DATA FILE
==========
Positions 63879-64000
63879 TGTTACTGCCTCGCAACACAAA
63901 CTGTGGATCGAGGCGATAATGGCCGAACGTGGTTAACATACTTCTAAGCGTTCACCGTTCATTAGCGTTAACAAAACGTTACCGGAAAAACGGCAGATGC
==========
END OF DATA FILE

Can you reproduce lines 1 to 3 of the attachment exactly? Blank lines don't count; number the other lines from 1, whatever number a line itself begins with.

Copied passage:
Positions 63879-64000
63879 TGTTACTGCCTCGCAACACAAA
63901 CTGTGGATCGAGGCGATAATGGCCGAACGTGGTTAACATACTTCTAAGCGTTCACCGTTCATTAGCGTTAACAAAACGTTACCGGAAAAACGGCAGATGC